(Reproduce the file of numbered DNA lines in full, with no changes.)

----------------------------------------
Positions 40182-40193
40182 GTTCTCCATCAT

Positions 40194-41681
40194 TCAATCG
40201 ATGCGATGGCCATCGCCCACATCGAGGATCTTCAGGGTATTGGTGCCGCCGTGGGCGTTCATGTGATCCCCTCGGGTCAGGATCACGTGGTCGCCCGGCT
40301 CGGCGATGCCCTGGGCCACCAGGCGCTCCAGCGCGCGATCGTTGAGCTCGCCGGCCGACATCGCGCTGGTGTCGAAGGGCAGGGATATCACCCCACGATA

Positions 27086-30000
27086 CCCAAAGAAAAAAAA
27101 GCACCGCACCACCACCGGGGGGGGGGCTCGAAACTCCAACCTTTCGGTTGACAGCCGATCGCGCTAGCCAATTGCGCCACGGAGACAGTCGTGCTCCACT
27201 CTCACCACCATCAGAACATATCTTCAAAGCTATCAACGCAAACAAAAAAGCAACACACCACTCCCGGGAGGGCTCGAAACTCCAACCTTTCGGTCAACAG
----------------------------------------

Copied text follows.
Positions 40182-40193
40182 GTTCTCCATCAT

Positions 40194-41681
40194 TCAATCG
40201 ATGCGATGGCCATCGCCCACATCGAGGATCTTCAGGGTATTGGTGCCGCCGTGGGCGTTCATGTGATCCCCTCGGGTCAGGATCACGTGGTCGCCCGGCT
40301 CGGCGATGCCCTGGGCCACCAGGCGCTCCAGCGCGCGATCGTTGAGCTCGCCGGCCGACATCGCGCTGGTGTCGAAGGGCAGGGATATCACCCCACGATA

Positions 27086-30000
27086 CCCAAAGAAAAAAAA
27101 GCACCGCACCACCACCGGGGGGGGGGCTCGAAACTCCAACCTTTCGGTTGACAGCCGATCGCGCTAGCCAATTGCGCCACGGAGACAGTCGTGCTCCACT
27201 CTCACCACCATCAGAACATATCTTCAAAGCTATCAACGCAAACAAAAAAGCAACACACCACTCCCGGGAGGGCTCGAAACTCCAACCTTTCGGTCAACAG